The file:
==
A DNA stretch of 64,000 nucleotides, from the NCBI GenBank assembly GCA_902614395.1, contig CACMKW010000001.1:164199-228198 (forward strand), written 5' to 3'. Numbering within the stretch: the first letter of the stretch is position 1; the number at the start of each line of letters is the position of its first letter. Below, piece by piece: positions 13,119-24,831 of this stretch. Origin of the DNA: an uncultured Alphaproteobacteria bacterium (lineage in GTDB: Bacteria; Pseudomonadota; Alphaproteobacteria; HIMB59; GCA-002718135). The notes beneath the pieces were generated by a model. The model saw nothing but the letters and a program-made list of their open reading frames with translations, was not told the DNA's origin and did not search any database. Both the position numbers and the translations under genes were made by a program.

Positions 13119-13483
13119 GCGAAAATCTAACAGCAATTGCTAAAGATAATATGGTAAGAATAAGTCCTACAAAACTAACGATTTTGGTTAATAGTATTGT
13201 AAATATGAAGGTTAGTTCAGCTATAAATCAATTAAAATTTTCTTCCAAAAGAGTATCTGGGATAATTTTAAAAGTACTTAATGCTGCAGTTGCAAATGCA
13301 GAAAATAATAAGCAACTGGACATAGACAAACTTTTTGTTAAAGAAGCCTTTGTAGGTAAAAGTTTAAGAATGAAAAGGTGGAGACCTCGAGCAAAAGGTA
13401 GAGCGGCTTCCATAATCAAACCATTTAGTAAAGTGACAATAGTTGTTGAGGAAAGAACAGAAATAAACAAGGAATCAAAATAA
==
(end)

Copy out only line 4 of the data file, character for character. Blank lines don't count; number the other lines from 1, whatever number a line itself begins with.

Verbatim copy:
13201 AAATATGAAGGTTAGTTCAGCTATAAATCAATTAAAATTTTCTTCCAAAAGAGTATCTGGGATAATTTTAAAAGTACTTAATGCTGCAGTTGCAAATGCA